Friday, April 11, 2008

Accept Sri Aurobindo’s The Life Divine as the substratum for all thinking

[Over time my writing became ever more elaborate and lengthy, always striving after that elusive goal. My point is that my writing wasn’t borne out of some set of Grand Ideas that I just had to get on paper– readers of Larval Subjects can attest to the fact that I lack such Ideas –but rather that my writing was undergirded by an entire libidinal economy pertaining to the “pleasures of the text” in the most literal sense of the term… Not the pleasures of content and meaning, but the jouissance of the smell of the paper, a stapled spine, blue ink, the heft of a lengthy paper in your hands, the way a paper opens when you staple long the spine, and so on… An assemblage of impressions without any meaning beyond that. Molar Machines and the Psychology of Bureaucrats– An Incoherent Rant
from Larval Subjects by larvalsubjects ]

[Now, you wouldn't know it, but these thoughts were prompted by two books I'm currently reading, Creative Tension, by Michael Heller, and another one that shall go unnamed (file it under integral/new age/evolutionary). In the case of Heller, he is an unusual man, in that he is both a first rate physicist with a specialty in cosmology, and a Catholic priest and theologian. However, he is refreshingly cautious about how science and theology relate to one another, and this book, although challenging, is proving to be a sort of psycho-spiritual disinfectant, helping me to clarify certain intuitions of mine and make them more explicit. Beyond that, it is helping me to grapple with the fundamentals of my worldview, which is always healthy. In my mind, there is still this painful dichotomy or tension between the anti-evolutionary worldview of Schuon and the cosmic-evolutionary view, not just of science, but of esteemed pneumanauts such as Teilhard de Chardin and Sri Aurobindo. Second Thoughts About First Causes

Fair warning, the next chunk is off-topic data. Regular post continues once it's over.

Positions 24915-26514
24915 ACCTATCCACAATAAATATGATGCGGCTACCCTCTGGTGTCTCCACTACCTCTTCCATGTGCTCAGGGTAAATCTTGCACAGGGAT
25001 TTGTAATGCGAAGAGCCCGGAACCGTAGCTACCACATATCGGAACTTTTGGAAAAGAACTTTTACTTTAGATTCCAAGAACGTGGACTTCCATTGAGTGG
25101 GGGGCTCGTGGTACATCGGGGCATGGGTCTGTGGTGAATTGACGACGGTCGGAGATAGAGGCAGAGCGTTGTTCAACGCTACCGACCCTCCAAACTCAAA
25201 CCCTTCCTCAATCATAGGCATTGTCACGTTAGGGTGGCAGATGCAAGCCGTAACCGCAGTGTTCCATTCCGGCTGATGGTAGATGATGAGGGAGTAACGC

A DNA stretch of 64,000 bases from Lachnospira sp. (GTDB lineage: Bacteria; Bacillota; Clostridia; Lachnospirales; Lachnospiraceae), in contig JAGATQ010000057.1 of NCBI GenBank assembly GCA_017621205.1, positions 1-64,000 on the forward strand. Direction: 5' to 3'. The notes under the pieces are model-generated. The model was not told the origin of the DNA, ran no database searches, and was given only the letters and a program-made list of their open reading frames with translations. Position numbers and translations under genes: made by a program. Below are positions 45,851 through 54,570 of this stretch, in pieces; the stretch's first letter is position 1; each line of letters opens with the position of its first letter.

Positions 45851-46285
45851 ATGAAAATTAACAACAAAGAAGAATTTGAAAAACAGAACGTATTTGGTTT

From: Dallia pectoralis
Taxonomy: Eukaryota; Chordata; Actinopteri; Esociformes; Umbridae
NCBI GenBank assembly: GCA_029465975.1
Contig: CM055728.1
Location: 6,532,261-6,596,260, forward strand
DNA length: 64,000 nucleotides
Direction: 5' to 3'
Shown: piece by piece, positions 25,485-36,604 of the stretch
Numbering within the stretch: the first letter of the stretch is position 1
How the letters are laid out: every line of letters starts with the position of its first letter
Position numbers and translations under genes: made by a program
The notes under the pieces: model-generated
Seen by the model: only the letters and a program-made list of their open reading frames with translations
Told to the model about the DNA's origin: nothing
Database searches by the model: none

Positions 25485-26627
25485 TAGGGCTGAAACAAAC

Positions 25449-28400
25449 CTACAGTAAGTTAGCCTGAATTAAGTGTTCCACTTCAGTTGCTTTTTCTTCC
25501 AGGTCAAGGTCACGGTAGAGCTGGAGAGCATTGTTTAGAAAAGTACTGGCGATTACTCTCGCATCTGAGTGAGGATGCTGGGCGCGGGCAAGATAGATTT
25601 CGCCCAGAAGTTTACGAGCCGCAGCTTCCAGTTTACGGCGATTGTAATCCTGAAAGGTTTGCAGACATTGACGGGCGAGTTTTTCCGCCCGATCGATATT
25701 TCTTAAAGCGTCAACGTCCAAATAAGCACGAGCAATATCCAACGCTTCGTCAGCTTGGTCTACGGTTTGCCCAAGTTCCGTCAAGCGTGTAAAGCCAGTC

from One Cosmos by Gagdad Bob]

Disturbing confessions by two stalwarts of the Blogosphere! While it is debatable whether Larval Subjects really "lacks" (Lacanian that he is) "Grand Ideas" or it just suits and subserves his latent subversive socio-political construct, Gagdad Bob is genuinely torn between two (or, three? Genesis?) "worldviews." One is reminded of Heidegger's comment on Lacan's Écrits: “It seems to me that the psychiatrist needs a psychiatrist” [enowning].

More seriously, vacillation, by itself, may be a delightful pastime, but stealthily guzzles enormous time and energy. The prudent course, therefore, is to forsake the vain insistence that the right Ontology has to be from a Westerner, and accept Sri Aurobindo’s The Life Divine as the substratum for all thinking by disregarding the nagging suggestion of “missing something precious elsewhere.” [TNM]

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